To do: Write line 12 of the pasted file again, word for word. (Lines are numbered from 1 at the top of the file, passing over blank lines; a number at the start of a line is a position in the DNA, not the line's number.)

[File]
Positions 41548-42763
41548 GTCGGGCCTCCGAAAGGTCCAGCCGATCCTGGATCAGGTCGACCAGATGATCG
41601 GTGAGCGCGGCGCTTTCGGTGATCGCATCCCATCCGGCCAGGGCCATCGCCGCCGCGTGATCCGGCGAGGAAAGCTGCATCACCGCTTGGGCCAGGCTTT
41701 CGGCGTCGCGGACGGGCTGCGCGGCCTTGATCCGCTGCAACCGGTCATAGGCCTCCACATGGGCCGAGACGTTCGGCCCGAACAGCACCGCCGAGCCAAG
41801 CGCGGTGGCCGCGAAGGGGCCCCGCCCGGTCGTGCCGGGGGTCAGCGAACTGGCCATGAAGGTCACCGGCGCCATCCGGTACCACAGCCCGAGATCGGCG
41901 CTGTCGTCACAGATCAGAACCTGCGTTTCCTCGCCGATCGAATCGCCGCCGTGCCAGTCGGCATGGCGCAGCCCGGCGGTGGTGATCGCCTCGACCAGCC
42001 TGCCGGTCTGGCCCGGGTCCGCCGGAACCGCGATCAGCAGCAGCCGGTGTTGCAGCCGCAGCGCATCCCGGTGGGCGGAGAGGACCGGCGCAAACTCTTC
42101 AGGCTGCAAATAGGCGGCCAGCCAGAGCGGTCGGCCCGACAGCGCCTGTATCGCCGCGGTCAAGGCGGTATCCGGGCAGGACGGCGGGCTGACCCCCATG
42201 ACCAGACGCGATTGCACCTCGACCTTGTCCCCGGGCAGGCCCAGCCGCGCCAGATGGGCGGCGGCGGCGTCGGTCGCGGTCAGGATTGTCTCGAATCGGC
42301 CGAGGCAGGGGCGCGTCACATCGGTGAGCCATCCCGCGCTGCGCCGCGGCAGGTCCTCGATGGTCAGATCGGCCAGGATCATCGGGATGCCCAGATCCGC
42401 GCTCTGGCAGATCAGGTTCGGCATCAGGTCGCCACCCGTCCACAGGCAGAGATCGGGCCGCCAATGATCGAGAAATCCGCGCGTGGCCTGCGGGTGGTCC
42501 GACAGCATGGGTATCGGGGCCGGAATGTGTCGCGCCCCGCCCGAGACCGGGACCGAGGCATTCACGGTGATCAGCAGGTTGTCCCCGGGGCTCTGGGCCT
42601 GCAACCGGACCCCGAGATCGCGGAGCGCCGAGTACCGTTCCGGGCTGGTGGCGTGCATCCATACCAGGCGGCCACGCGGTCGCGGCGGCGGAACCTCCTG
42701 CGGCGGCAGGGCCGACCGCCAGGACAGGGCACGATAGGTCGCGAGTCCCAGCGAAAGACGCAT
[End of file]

42501 GACAGCATGGGTATCGGGGCCGGAATGTGTCGCGCCCCGCCCGAGACCGGGACCGAGGCATTCACGGTGATCAGCAGGTTGTCCCCGGGGCTCTGGGCCT